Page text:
On Tuesday morning, the dollar was down in Asia as geopolitical worries over Ukraine weighed on the euro. However, the disagreement over how aggressively the US should raise interest rates limited the dollar’s losses. The US Dollar Index measures the greenback against a basket of other currencies. By 12:29 a.m. ET it dropped down 0.15 % to 96.210. (5:29 AM GMT). The USD/JPY currency pair fell 0.19 % to 115.31. The Australian dollar fell 0.15 % to 0.7115; the New Zealand dollar rose 0.02 % to 0.6616.
The USD/CNY exchange rate fell 0.05 % to 6.3542; the GBP/USD exchange rate rose 0.06 % to 1.3535. In early Asian trade, the euro was at $1.1308 after touching $1.1278 the day before, its lowest level in a week and a half.
Despite cautious swings elsewhere, the dollar remained slightly below a two-week high achieved on Monday.
Russian Invasion and Its Impact on The Market
On Feb. 16, when some Western media have projected a probable Russian invasion, Ukrainian President Volodymyr Zelenskiy called on residents to raise the country’s flags from buildings and sing the national song in unison. Investors were alarmed by the statements, which were supposed to be “sarcastic,” according to Zelenskiy’s office.
Meanwhile, during the Federal Reserve’s March meeting, officials are still debating how aggressively to start raising interest rates. President of the St. Louis Fed, James Bullard, who had previously advocated for a hefty 50-basis-point boost, reiterated his desire for a speedier rate hike on Monday.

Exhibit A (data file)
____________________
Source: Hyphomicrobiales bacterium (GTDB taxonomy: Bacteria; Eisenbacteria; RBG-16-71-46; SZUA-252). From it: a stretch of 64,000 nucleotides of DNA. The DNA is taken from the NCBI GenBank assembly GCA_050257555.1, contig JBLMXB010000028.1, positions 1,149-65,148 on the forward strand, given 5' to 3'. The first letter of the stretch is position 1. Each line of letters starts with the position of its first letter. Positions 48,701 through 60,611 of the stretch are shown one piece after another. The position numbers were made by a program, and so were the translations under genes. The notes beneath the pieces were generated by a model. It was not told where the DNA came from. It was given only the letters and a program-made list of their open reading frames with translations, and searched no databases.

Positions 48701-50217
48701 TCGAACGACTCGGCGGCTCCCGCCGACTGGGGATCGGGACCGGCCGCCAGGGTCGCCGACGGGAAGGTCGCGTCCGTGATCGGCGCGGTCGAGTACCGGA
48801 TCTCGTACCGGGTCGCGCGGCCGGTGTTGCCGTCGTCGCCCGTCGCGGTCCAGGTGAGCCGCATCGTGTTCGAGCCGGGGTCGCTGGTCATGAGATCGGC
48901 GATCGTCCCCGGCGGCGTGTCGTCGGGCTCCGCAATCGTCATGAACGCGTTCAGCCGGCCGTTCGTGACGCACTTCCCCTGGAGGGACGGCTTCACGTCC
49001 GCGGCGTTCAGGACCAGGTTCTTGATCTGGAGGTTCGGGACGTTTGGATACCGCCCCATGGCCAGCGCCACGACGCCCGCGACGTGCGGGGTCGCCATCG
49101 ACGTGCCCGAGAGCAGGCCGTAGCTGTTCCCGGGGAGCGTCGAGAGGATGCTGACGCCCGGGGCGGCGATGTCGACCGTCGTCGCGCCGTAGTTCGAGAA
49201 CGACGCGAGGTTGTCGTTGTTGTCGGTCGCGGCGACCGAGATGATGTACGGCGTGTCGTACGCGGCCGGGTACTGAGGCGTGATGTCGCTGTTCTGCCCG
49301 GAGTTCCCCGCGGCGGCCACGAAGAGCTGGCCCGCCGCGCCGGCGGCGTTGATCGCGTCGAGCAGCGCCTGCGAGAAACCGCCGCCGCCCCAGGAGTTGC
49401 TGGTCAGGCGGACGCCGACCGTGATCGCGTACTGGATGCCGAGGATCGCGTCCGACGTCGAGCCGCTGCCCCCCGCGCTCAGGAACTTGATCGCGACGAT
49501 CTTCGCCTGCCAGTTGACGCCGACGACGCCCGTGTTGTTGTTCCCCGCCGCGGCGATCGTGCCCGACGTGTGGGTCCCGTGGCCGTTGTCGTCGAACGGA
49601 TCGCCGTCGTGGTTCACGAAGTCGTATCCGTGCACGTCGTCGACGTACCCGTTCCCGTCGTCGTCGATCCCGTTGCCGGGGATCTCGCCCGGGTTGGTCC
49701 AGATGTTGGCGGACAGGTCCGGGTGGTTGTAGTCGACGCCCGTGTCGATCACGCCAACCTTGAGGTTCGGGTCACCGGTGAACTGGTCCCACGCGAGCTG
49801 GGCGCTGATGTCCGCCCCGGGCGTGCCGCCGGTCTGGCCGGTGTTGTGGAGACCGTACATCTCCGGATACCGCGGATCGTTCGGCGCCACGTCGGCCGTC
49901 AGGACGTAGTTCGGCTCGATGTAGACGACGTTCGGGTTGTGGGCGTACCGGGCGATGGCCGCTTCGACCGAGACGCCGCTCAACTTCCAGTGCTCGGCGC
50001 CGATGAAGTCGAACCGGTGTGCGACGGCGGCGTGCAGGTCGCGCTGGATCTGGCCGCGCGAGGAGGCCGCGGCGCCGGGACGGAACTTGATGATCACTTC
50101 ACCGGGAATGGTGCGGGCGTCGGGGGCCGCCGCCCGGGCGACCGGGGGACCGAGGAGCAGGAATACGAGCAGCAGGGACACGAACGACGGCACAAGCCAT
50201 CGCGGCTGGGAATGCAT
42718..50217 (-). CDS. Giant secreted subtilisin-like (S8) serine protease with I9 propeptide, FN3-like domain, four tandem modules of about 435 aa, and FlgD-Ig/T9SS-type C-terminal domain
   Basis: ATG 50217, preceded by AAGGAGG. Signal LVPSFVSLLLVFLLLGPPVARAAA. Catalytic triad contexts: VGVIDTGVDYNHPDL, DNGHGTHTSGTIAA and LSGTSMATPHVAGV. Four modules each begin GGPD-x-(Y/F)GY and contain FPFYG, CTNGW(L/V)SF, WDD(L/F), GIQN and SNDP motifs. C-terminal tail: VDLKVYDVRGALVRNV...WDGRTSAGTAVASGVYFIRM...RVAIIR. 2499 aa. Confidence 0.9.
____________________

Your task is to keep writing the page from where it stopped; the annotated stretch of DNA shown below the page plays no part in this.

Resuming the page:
On the other hand, Bullard’s colleagues were more cautious, and the Fed will issue the minutes from its most recent meeting on Wednesday. The Reserve Bank of Australia’s meeting minutes were issued earlier in the day.
According to Commonwealth Bank of Australia senior currency analyst Kim Mundy, Tensions in Ukraine and more aggressive Fed funds rate forecasts are both supportive of the dollar in the short term.
“The simplest way to see which is having the most influence is to look at USD/JPY, which has been trading a little bit softer in the last day or two, indicating that markets are quite aware of what’s going on on the Ukraine border.” Runs to shelter normally benefit the safe-haven yen. The Bank of Japan’s dovish monetary policy should drive the yen further lower compared to the US policy. Last week, the Bank of Japan said that it would purchase an unlimited number of 10-year government notes at 0.25 %. On Monday, however, investors did not challenge this 0.25 % level.
On Monday, the Russian rouble remained volatile but gained ground overall. During the Asian session, it weakened marginally again.